Who were those other persons that you spoke to of it, besides Mr. Wardle? A few of my friends, I do not recollect who; I am not without friends.
How came you to mention to a few of your friends, whom you cannot recollect, a transaction which you say ought to have been kept secret, and which you think came forward only from Mr. Knight's mentioning it? I did not say that I mentioned it, I said that my friends mentioned it, and that then I said it was all very true.
When you mentioned this transaction to Colonel Wardle, did you give the same account of it which you have given to-day? No, I did not.
Which was the true account? Both. In what did the two accounts differ? I do not see that they differ at all, I did not enter so into detail as I do now.
Was the difference between your accounts, that you were shorter in the account you gåve to Colonel Wardle, than in the account you hare given to-day ? Considerably.
Can you recollect the day on which Dr. Thiynne applied to you? The day of the month, the day of the week? Either? I do not, it was such a trifling affair.
your recollection upon either one or the other? Not upon such a trifling occasion.
Have you not told Colonel Wardle on what day Dr. Thynne applied to you? No, I have not.
Did not you tell Colonel Wardle that the application was made to you on a Thursday, and that it was gazetted on the Saturday? No, I did not; I might as well have said Tuesday as Thursday, I do not recol. lect any thing about days or dates.
Have you told the House now, all that yon told Colonel Wardle upon the subject? I have answered that before; I have told the House more than I have told him a great deal; I told them that I did not go into the detail with him that have with the House.
Have you told the House every thing that you mentioned to him Upon what subject ? Upon this subject? Yes, I have, and a great deal more.
What have you told the House to-day, which you have not told Colonel Wardle? I mentioned it but slightly to him, and I have told every thing here that I recollect, except a slight conversation between his Royal Highness and myself, which I suppose it is not necessary to repeat.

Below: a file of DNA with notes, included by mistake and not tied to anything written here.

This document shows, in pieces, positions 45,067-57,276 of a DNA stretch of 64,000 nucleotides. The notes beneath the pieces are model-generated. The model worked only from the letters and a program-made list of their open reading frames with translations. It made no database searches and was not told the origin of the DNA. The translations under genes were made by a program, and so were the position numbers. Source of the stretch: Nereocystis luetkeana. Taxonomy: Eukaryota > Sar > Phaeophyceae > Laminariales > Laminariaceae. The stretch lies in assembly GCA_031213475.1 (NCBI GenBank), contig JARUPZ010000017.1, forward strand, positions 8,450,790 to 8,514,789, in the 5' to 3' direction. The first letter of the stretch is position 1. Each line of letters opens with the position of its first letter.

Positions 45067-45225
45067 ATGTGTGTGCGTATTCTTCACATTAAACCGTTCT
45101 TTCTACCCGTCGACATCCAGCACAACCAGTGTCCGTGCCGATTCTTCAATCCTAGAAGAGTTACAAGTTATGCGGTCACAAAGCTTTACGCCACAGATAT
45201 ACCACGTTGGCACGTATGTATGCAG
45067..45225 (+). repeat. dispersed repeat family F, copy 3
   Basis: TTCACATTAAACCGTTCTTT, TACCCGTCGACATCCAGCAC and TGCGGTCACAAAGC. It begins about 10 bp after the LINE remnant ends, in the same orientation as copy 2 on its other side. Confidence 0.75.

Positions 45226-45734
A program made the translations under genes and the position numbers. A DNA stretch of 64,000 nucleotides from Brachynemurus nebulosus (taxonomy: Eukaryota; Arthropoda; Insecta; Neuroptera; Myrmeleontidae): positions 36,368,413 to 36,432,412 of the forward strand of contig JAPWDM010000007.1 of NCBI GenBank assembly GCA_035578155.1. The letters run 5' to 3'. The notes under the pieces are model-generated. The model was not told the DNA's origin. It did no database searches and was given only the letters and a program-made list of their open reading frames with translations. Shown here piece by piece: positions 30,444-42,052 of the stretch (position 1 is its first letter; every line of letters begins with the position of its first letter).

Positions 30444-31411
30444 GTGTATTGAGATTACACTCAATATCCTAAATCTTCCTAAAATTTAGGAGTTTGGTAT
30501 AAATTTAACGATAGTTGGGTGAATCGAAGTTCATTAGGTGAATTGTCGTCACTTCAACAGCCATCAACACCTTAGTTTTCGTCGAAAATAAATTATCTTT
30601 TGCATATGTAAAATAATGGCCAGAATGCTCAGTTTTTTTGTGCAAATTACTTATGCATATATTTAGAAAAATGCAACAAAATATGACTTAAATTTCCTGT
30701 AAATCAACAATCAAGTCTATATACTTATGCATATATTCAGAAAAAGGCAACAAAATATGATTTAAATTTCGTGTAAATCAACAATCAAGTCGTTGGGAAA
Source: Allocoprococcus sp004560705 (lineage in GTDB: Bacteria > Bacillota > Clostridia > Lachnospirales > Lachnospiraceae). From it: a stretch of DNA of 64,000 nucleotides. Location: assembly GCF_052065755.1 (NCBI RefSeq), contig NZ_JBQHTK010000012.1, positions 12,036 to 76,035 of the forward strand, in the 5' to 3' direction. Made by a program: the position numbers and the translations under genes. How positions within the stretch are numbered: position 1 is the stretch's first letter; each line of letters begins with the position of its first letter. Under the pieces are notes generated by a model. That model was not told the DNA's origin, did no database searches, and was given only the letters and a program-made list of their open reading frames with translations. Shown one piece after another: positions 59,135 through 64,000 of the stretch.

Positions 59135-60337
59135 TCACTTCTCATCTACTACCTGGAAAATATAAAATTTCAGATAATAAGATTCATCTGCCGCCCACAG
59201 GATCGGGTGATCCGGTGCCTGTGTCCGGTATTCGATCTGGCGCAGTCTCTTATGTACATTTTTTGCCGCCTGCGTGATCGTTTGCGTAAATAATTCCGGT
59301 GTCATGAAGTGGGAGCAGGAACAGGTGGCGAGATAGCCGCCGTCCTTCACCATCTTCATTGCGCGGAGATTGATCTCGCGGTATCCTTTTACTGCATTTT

[The witness was directed to withdraw, and a short discussion took
place, in which the Attorney General disclaimed any disrespect to Colonel Wardle, in his examination : and the witness was
again called in.] What circunstances have you mentioned to the House relative to this transaction, which you did not mention to Colonel Wardle? I did not mention to Colonel Wardle that I shewed the note to his Royal Highness, nor did I tell him that his Royal Highness got change for it; it was for me that he got change, he was going out of town at one o'clock, and I at four, and I wanted the change to leave some with my servants in town, and some I wanted with me; I did not enter into that detail with Colonel Wardle.
Is that the only circumstance that you have mentioned to the House, and did not mention to Colonel Wardle? No, it is not.
State the other circumstances which you did not mention to Colonel Wardle. I did not say much to Colonel Wardle at all, it was very trifling what I mentioned to him; he had heard it from other quarters, and asked me if it was true, and I said yes.
Had you any intention to have mentioned this, if Colonel Wardle had not asked you? It was in conversation it was mentioned. Should
have mentioned this to Colonel Wardle, if Colonel Wardle had not mentioned it to you? Perhaps I might, and perhaps I might not.
Had you any object in mentioning it either to him or to any other person? None whatever.
Had you any end to acccomplish by making this known; Certainly not.
Have you ever stated, that you had any ground of complaint against his Royal Highness? All my friends know that I have.
Have you ever stated to any one, that you had grounds of complaint against his Royal Highness? To many I have stated it.
Have you not stated, that if his Royal Highness did not comply with your demands, you would expose him? I told Mr. William Adam,
in a letter, that if he did vot fulfil his promises and the Duke's by paying me the annuity, for which Mr. Adam was the guarantee, and which Mr. Adana promised me should be regularly and punctually paid me, that I should be necessitated to expose his Royal Highness's letters, that was all.
Have you never said, that if his Royal Highness did not come to your terms, you would expose him? No, never in my life.
Never to any ope? Never to any one whatever; nor is it willing at all in me now. I was very angry in that letter, and perhaps Mr. Adam will produce it; that goes to the worst part that ever I said or acted.
Is it only in one letter that you have threatened to expose his Royal Highness? Two I have written to Mr. Adam; that is all, to any one.